It is the norm in Moscow for a buyer to cover all closing expenses, including notary fees , state registration fees and bank expenses. Also, if you use a real estate agent to find your property and/or negotiate your deal, you will be charged a brokerage fee. The brokerage fee is usually calculated as a percentage of the sale price ranging from 6 percent for cheaper properties to 3 percent for more expensive properties.

The buyer's brokerage fee includes the property search, property and seller background check, review of the ownership documents history and the “rights of use” check, arranging the deal closing, and the supervision of the final property transfer to the new buyer. The seller's brokerage fee covers property evaluation and appraisal, property marketing (using multiple advertising venues to reach maximum potential buyers), arranging property viewings, negotiating with potential clients, preparing the complete set of necessary documents for the transaction, arranging the deal closing, and supervising the final property transfer.

In Russia, a seller is not required by law to sell his or her property at or below the listed price. The current market conditions, with limited property supply and high demand, often push the property prices above their initial listing.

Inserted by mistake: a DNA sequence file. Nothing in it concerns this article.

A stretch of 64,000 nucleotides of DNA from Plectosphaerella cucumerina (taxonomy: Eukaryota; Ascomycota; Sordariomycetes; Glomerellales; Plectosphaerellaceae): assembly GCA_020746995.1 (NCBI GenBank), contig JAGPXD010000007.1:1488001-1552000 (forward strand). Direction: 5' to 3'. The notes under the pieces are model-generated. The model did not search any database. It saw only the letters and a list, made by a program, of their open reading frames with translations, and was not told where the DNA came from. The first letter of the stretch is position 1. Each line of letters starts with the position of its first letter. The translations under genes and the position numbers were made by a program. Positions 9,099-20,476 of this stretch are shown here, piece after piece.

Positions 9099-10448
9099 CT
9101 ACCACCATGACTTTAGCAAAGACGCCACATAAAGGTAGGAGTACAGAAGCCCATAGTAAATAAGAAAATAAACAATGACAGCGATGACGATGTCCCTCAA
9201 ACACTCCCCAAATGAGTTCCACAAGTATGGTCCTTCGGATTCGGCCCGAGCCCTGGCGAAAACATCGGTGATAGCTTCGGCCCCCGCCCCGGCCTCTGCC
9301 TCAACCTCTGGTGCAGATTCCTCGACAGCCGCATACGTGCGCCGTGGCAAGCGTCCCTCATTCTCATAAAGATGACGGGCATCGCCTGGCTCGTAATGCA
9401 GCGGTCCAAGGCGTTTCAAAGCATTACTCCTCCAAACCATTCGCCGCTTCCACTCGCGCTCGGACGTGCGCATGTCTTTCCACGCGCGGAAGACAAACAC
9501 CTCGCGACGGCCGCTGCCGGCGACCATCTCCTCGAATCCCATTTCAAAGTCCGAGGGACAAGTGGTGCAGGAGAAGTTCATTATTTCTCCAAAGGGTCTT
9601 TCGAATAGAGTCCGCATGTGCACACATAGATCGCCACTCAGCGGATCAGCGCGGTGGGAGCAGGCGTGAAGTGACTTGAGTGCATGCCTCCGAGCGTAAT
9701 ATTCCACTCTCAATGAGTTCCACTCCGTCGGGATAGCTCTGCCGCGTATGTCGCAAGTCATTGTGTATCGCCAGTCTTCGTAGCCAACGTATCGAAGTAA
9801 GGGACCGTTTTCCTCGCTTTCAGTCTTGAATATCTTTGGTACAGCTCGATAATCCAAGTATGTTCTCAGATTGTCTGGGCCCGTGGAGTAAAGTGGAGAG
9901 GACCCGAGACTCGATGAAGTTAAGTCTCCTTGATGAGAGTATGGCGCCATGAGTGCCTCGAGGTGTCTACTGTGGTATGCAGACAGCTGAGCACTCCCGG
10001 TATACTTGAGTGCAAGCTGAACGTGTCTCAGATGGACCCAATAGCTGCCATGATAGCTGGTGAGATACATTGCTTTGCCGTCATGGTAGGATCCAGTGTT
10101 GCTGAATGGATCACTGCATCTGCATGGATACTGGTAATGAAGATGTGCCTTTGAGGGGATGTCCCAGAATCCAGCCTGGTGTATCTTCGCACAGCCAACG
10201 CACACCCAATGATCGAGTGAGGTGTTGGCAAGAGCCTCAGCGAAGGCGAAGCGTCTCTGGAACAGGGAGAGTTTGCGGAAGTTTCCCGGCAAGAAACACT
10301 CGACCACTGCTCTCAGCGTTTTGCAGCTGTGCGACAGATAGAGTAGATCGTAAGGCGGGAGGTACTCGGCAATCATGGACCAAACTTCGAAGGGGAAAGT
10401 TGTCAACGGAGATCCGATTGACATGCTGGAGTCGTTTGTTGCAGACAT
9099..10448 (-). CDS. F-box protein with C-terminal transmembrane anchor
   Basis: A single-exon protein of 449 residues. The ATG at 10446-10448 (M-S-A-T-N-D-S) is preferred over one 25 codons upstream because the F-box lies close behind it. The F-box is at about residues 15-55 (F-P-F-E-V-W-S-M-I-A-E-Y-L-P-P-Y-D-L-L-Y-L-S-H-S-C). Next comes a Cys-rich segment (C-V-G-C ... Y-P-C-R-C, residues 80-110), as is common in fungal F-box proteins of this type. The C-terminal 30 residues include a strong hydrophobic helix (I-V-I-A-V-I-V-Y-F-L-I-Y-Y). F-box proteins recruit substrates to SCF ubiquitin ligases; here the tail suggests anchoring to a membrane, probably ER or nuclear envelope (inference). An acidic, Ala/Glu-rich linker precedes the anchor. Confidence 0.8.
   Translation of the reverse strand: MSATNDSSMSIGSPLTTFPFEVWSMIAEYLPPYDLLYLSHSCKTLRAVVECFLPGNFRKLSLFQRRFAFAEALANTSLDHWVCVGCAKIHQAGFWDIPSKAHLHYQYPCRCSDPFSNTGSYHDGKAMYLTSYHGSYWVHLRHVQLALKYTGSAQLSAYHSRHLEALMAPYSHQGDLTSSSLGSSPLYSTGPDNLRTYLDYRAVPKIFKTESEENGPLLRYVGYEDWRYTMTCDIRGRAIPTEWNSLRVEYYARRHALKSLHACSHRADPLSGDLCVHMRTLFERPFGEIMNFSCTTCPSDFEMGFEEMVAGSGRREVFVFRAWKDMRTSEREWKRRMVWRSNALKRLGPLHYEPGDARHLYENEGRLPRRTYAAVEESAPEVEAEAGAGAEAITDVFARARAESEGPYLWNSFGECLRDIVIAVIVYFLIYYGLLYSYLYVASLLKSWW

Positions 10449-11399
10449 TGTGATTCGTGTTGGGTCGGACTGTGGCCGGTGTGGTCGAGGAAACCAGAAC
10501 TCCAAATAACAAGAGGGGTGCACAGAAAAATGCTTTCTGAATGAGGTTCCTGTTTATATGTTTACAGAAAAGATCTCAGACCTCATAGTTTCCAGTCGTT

Bank fees
Although the majority of real estate transactions are made in cash, sale-purchase transactions always take place in a bank. Here, the bank’s safety deposit boxes replace an escrow account to guarantee buyers and sellers that the payment is made upon the final ownership transfer. In this case, the full cash amount is deposited in a safety deposit box and the bank must release the money to the seller upon presentation of the complete package of registered documents under the buyer’s name.

Tax on buying and selling property in Moscow
Buyers do not pay taxes when purchasing a property, and property taxes on owning a property are still minimal. However, when buying, one should consider the implications of the ownership structure for a future potential sale.